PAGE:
Normally I'm out my door by 6AM but the day of the trip I was dragging my heels and didn't leave until almost nine. It was going to be cold and I was letting it warm up as much as possible. You have to pass by Heber to get to Strawberry and from home I could check Heber's temperature. It was 5F and not moving. The last time I had done a trip in the vicinity of the reservoir (but not on the lake itself), it had also been 5F in Heber but was -14F at the reservoir about 50' above the lake surface. The lake was enshrouded in fog and I suspected it was even colder down there. But today there was no fog and no temperature inversion. It was 13F when I cruised through Heber and the same at the lake.
I pulled into the parking lot, geared up, and was off. I skied down the boat ramp and onto the flat surface below. It was impossible to tell where the land ended and the water began. As it had recently snowed there weren't many tracks but fortunately some ice fisherman had ridden an ATV to near Haws Point so I skied in their tracks and didn't have to break trail on this first stretch.
Looking back at the marina
Motorized vehicles were not going to be a problem at all. Once I left the marina, the place seemed deserted. Besides the ice fishermen there was only one time that I saw some tiny specks of snowmobilers way way way in the distance.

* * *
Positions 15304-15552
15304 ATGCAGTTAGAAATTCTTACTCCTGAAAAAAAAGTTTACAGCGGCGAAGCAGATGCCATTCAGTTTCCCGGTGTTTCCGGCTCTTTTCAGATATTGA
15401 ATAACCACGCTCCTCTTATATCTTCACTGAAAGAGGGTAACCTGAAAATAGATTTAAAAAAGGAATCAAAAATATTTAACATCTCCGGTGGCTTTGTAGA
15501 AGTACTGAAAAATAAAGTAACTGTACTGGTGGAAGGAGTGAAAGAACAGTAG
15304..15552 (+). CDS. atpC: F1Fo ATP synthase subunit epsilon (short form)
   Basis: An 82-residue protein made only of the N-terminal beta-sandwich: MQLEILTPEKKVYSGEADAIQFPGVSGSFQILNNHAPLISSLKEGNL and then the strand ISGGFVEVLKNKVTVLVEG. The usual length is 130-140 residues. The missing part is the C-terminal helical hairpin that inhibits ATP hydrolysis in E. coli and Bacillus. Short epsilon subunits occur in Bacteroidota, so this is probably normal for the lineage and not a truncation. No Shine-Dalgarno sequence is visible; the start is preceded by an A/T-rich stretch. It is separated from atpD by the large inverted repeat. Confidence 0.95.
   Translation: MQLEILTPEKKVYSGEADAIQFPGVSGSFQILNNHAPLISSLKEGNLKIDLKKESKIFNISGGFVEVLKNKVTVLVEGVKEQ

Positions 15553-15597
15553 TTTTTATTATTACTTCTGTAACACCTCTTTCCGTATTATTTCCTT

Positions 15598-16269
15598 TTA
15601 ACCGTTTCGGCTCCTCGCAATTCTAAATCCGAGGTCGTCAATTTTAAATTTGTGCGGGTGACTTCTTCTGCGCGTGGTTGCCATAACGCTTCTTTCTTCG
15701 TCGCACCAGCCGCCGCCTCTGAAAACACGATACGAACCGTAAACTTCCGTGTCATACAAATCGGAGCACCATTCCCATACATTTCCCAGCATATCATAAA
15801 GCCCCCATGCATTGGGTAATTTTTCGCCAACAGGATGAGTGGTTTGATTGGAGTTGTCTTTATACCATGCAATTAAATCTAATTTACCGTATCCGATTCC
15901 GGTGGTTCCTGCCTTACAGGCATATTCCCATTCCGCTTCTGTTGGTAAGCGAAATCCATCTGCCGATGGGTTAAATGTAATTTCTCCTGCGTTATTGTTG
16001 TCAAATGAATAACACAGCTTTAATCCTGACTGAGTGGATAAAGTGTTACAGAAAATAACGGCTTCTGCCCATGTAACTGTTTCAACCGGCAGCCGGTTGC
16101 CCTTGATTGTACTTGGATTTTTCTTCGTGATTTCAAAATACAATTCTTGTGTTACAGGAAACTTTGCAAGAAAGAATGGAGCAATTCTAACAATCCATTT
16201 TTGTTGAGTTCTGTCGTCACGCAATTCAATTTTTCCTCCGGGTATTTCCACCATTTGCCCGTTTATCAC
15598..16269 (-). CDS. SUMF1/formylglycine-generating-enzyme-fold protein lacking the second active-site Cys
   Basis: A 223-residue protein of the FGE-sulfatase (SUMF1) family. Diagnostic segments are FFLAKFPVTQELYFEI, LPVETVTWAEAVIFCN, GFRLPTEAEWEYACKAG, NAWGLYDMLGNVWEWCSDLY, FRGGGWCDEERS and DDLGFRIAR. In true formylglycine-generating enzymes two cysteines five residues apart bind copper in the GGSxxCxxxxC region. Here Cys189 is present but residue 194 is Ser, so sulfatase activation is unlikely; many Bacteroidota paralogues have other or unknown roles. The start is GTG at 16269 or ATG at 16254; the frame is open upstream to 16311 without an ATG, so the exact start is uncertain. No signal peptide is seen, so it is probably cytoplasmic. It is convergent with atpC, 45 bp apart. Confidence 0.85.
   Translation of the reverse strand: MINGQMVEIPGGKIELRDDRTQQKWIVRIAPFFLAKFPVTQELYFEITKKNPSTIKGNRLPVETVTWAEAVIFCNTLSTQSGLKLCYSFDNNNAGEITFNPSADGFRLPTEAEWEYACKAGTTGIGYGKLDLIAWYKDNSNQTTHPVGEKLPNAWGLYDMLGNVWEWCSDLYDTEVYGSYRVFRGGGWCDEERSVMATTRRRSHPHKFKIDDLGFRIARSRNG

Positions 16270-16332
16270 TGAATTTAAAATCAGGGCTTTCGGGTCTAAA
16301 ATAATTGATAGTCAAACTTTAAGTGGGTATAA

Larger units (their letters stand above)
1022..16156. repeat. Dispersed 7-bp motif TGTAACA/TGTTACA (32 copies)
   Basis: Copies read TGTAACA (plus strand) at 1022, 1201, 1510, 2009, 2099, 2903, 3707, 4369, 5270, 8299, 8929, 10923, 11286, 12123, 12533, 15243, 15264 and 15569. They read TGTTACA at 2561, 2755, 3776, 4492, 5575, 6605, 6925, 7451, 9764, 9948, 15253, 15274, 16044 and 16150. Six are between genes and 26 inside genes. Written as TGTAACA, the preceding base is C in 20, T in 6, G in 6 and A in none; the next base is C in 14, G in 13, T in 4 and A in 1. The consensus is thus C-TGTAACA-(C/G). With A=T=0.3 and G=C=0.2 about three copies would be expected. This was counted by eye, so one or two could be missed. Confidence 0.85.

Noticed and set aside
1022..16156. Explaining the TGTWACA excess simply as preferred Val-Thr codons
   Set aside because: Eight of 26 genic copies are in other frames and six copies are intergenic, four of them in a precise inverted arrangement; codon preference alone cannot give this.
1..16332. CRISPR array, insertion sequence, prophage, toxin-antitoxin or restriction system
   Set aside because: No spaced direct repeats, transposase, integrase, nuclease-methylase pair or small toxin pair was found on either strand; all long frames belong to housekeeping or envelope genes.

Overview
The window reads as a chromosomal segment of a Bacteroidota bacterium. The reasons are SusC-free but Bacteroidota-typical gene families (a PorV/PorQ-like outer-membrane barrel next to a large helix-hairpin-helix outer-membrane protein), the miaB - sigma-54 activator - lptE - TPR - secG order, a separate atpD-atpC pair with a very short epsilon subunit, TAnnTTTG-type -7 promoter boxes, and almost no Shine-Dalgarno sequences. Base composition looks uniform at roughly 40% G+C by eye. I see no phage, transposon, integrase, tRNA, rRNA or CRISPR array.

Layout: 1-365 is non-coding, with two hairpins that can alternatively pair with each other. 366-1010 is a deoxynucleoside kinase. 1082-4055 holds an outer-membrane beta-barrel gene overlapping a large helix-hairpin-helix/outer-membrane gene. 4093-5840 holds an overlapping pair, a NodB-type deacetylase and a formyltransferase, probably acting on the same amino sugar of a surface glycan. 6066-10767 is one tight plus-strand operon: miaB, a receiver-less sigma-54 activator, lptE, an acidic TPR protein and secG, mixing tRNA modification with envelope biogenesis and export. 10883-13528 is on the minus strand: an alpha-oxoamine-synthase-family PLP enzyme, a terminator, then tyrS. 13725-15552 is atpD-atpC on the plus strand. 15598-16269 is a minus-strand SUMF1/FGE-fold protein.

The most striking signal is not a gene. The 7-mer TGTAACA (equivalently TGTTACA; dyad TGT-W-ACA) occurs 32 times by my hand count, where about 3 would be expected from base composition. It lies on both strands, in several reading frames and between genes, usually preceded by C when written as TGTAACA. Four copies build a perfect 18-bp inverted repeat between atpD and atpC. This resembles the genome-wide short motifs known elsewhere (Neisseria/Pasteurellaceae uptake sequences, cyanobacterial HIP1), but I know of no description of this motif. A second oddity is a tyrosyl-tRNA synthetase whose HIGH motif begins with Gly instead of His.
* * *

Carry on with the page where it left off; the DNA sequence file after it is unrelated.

Uh-oh, I realized I had forgotten my climbing skins. I knew exactly where they were, right in the middle of a humongous pile of gear I was amassing for a ski backpack the coming weekend. Crap! Oh well, I had some time to think about what to do. I didn't need skins to go up Point 8116 as it was fairly gentle, but although Island Mountain wasn't very high, it had steep sides and skins would sure be nice. As I skied I did some mental math and realized that at most I'd have to climb up 600 feet and I could side step that if I had to.
Once I got to Haws Point I started climbing to Point 8116. No snowmobiles had made it over here since the storm so I had to break trail, but it was just an easy few inches of fresh snow. The terrain starts out devoid of trees and since this was the north side, all of the shrubs were buried too, so things looked stark and barren. You can see the fishermen if you zoom in on this picture taken as I was heading up.
Looking back to Haws Point
At the top of Point 8116 there are trees and it looked just like any other aspen forest in Utah. I skied down the southeast corner of the peak, threading my way through exposed sage brushes. I had a great view of Island Mountain as I zigzagged my way down the slope.
Looking ahead to Island Mountain